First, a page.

Limitations of Private Property for Environment and Agriculture

Most people do not question the institution of private property. Changes that are needed in land use- both for ecological reasons and for a better agricultural system- are all meant to happen within the current system of land ownership. However, some question whether this will be possible. Olivia Oldham, a researcher at the University of Edinburgh, argues in an interview with the People’s Land Policy (as well as at the recent Oxford Real Farming Conference), that too much private property ownership is in fact an obstacle to any urgently needed reforms in land use.

Olivia Oldham writes:

An important way of thinking about carbon credits and natural capital is as things that the law makes. The law is foundational to transforming the world into capital, marking out boundaries between what is a public or common good, and what is privately owned property, able to generate wealth for its owners. Natural capital and carbon offsets are just new kinds of legally constituted private property, central to the “neoliberalisation of nature” – where parts of ‘nature’ or natural values are separated from their context and transformed into abstract ideas. Complex soil webs of life become a unit of sequestered carbon, a unique wetland ecosystem becomes interchangeable with any other wetland, both able to be sold on the market to the highest bidder.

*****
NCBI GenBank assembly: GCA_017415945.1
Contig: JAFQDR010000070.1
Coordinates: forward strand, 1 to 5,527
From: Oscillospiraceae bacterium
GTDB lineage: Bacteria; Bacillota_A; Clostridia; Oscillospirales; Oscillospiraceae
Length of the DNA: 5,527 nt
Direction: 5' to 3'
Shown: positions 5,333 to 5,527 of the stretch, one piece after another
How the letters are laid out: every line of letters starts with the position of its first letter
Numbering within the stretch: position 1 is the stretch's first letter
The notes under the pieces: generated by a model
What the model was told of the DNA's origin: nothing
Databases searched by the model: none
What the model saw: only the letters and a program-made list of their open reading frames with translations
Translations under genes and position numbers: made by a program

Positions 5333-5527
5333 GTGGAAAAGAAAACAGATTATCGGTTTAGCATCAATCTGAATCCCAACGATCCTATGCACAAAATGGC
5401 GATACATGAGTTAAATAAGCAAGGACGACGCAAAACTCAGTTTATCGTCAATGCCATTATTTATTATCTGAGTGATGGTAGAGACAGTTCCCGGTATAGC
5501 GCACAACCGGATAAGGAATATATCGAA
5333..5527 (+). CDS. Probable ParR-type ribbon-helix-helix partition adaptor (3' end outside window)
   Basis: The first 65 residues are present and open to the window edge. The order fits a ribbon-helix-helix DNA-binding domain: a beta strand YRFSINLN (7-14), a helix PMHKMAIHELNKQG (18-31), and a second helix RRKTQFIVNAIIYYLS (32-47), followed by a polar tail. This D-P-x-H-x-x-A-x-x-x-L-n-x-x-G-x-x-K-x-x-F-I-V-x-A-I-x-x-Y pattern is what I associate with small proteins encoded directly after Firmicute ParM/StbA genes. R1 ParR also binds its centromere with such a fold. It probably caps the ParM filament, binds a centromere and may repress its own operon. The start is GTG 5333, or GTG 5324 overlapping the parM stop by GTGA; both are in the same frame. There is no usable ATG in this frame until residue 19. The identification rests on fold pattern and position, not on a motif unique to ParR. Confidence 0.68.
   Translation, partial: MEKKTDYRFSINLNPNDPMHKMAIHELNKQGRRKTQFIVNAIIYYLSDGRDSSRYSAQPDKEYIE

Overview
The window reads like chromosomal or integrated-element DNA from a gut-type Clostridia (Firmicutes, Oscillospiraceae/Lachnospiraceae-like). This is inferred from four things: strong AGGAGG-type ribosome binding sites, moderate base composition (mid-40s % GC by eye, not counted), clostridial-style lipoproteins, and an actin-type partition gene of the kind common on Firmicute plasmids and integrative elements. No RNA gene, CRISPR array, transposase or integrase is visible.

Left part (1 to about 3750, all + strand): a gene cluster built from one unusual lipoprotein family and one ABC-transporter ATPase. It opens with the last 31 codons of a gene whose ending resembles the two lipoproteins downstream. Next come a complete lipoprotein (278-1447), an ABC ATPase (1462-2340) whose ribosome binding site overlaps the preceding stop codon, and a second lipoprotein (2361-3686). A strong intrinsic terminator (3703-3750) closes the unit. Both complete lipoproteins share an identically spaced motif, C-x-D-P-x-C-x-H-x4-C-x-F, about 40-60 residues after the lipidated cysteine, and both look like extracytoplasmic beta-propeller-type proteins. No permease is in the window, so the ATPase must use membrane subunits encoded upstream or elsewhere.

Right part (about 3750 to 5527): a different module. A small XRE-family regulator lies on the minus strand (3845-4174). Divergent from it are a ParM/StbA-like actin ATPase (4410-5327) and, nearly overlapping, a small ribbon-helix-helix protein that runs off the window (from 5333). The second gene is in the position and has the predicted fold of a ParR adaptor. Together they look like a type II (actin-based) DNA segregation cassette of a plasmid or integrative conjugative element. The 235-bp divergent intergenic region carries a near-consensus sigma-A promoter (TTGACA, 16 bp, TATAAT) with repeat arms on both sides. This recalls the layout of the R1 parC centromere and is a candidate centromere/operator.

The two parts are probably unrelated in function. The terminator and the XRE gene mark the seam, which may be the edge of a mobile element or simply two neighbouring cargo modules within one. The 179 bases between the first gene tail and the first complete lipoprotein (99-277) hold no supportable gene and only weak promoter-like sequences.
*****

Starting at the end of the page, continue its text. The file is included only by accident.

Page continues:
But while it’s easy to assume that property and the law that governs it are somehow fixed, even natural, it’s important to realise that property relations are the consequences of deliberate choices about how society–and ecology–should look. Property is fundamentally a social relation. And while advocates of private property argue that it advances important values like freedom, justice, and democracy, this isn’t necessarily accurate. Freedom for who? Justice for who? Who gets a vote in a democracy of property owners?

In reality, dispossession is nine tenths of the law. If you go back far enough, private property is almost always based on someone taking something from somebody (or, usually, a group of somebodies) else. So when we think about natural capital and carbon offsets, we can think of them as a form of enclosure of public or common goods, a process that is put into action by the law of property. The way the law works to create these private formations of property tends to reinforce racial, gendered and other forms of social hierarchy.

But property is socially constructed, and it can be made differently. There are other ways of managing the natural wealth of our world–ideas like the commons, reframing rights as responsibilities, or even understanding the living world as kin. These might be more promising mechanisms for dealing with issues of environmental degradation than the options usually put on the table today.

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